Why the new iMac is a “Truck” and Chromebooks are “Cars”

 
 
More and more people are switching to mobile devices – smartphones and tablets – as their primary digital device and point of access to the Internet. This has left PC makers struggling to keep up. It seems that when everyone has a small computer that fits in their pocket, fewer people want to buy a (comparatively) “big” laptop or desktop machine. The final quarter of 2013 saw the biggest decline in PC shipments in history, and the 82.6 million PCs shipped in 2013 were a 7% decline from the previous year, prompting headlines like “PCs lumber towards the technological graveyard.”
 
But even though mobile devices are selling much faster and attracting much more media hype, PCs are showing surprising signs of life. A recent report from IDC and Gartner indicated that worldwide demand for PCs, as measured by global PC shipments during the third quarter of 2014, declined by 1.7 percent compared to the previous year – but when compared with a predicted decline of 4.1 percent, this is good news for PC makers. The U.S. actually saw a 4.3 percent increase in PC shipments compared to the previous year.
 
What’s behind this trend? People aren’t going to replace their smartphones with desktops anytime soon, but it appears that inexpensive notebooks equipped with online software are a big driver of this trend. It’s becoming so cheap to buy a laptop that many consumers, schools and small businesses are deciding to add to their arsenal of computing power.
 
But the big growth isn’t just coming from cheap laptops. As discussed in this story from Farhad Manjoo in the New York Times, there is an emerging trend where the PC market is diverging in two directions. Laptops are getting cheaper (Chromebooks and Windows machines now sell for $200) but powerful desktops like the new iMac with Retina display are getting more expensive ($2,500).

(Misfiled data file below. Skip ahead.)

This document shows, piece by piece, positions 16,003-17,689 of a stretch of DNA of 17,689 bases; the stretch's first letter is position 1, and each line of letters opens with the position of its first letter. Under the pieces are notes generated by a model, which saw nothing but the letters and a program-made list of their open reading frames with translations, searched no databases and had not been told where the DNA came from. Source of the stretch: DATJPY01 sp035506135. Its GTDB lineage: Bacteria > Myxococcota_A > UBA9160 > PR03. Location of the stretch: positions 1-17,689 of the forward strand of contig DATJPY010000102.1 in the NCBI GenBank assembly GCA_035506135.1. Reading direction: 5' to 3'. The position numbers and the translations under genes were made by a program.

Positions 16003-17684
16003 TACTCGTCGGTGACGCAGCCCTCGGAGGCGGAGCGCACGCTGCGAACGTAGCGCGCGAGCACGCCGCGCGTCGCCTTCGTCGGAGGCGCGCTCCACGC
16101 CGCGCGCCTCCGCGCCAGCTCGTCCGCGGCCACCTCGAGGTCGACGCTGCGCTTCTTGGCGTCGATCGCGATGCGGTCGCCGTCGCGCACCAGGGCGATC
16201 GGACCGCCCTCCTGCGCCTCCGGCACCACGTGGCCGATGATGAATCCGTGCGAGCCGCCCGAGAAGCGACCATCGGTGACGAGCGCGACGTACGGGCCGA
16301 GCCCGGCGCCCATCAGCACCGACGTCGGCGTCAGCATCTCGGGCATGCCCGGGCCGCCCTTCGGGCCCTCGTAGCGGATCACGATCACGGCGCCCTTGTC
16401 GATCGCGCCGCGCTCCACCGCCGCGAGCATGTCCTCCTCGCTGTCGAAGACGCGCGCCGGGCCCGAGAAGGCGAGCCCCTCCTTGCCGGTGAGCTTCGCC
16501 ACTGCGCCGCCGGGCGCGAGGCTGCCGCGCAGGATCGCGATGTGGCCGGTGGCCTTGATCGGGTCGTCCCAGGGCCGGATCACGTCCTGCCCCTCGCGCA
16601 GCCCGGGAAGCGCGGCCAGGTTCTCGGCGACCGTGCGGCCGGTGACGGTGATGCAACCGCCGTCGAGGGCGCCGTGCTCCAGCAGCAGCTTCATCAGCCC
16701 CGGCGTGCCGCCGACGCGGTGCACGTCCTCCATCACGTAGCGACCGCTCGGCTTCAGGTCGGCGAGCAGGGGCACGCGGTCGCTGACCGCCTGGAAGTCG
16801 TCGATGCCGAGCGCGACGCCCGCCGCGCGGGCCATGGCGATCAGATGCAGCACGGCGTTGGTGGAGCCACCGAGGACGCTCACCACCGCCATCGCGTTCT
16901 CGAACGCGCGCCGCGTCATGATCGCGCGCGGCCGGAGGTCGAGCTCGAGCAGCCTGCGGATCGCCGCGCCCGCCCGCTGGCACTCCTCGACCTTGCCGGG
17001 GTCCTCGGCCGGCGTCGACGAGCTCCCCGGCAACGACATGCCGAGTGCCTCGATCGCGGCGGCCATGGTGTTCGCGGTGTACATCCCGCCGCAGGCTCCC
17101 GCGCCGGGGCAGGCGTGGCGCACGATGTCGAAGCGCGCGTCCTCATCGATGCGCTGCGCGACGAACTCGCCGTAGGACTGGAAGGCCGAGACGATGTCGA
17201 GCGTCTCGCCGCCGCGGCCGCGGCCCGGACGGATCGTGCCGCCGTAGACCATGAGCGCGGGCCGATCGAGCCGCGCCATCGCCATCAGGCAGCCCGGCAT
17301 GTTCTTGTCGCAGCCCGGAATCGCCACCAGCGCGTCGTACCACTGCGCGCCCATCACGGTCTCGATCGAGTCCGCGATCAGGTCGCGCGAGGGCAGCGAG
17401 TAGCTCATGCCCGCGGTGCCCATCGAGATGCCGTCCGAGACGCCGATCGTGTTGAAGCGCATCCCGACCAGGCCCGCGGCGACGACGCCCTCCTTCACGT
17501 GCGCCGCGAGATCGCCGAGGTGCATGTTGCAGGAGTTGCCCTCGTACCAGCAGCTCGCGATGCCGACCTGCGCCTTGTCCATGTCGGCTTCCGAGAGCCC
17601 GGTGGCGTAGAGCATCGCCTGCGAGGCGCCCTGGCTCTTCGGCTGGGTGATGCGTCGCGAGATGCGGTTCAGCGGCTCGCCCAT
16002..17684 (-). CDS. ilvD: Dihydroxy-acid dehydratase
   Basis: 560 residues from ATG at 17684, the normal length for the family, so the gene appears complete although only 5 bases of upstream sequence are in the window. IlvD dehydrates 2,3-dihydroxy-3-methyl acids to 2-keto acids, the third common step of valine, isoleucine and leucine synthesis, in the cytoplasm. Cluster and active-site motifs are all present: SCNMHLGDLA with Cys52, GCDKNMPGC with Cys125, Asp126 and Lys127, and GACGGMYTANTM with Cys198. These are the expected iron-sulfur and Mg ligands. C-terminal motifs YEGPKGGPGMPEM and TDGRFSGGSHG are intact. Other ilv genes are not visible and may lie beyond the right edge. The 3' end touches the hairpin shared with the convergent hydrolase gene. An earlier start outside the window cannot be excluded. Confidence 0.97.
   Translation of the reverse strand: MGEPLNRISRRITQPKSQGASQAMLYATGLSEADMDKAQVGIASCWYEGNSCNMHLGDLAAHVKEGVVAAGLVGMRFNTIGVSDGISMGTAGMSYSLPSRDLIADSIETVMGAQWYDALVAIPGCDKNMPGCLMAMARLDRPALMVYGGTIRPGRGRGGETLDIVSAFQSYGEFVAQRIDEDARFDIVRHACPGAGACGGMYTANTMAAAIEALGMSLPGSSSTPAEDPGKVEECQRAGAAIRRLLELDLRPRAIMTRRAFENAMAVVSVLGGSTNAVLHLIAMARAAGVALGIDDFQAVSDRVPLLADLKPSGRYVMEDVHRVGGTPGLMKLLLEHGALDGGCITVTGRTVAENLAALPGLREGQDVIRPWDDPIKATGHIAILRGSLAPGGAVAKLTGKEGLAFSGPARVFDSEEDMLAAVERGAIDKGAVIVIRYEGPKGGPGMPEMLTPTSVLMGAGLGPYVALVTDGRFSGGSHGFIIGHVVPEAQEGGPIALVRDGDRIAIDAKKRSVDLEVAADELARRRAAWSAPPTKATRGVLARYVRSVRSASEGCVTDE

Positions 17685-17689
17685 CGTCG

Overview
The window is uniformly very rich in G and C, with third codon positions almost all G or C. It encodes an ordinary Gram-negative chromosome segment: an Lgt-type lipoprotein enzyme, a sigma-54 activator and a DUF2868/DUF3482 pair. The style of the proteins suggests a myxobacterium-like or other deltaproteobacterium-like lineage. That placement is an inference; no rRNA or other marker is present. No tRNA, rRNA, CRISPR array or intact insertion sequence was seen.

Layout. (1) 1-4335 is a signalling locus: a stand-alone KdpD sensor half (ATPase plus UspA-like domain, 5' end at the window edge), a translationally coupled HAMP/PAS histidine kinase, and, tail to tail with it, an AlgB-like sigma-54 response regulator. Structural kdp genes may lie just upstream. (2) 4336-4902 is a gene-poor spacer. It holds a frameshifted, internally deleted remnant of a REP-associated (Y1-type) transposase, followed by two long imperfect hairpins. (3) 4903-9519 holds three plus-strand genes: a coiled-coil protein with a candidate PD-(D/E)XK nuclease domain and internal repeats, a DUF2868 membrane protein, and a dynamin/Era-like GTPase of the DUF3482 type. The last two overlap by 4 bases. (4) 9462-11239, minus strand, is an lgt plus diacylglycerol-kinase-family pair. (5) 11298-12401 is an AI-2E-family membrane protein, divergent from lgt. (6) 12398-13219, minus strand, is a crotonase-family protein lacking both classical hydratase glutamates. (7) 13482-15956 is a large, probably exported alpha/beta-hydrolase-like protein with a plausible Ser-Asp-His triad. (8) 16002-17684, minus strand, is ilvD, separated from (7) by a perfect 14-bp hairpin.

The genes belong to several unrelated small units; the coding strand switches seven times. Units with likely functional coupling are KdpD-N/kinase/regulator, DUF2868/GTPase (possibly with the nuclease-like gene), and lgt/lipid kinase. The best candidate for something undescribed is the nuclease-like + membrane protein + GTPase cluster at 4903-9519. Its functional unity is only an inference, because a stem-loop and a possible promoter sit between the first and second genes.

This fulfills a prediction made by Steve Jobs before he died that the PC market would be like the auto market – Steve Jobs said that if you look at the automotive market in America, there are cars and trucks. Cars are cheaper, low-maintenance products for everyday consumers to drive to work and shop for groceries and take their kids to school. Trucks are workhorses – powerful machines for people who need to do work.
 
In the same way, the cheap laptops like Chromebooks are meant to be “cars” – they’re easy, they’re low-maintenance, they don’t have a lot of horsepower but they also don’t need it, because most people just use them for browsing the web or using Facebook or doing online shopping. Meanwhile, Apple has pursued the high end of the PC market – and according to the New York Times, even though Apple has a much lower market share than the makers of cheaper “car” PCs (like Lenovo, HP, Dell and Acer), Apple is predicted to earn about half of the PC industry’s overall profits. That’s largely because Apple’s PCs are designed to be “trucks” – Apple MacBooks and its new Retina 5K iMac are much more expensive than “car” laptops (the Retina 5K iMac starts at $2,500) but Apple PC products are meant to be “trucks.” They are used by video editors, developers, graphic designers and other professionals who need to get work done online. Even though the basics of a good consumer laptop are increasingly affordable and within reach with a low-cost product, it's increasingly worth it to digital workers and tech professionals to have a really powerful machine to use, in addition to your mobile devices.
 
Cars and Trucks. Which one do you want to “drive” if you’ve got an important job to do?

 

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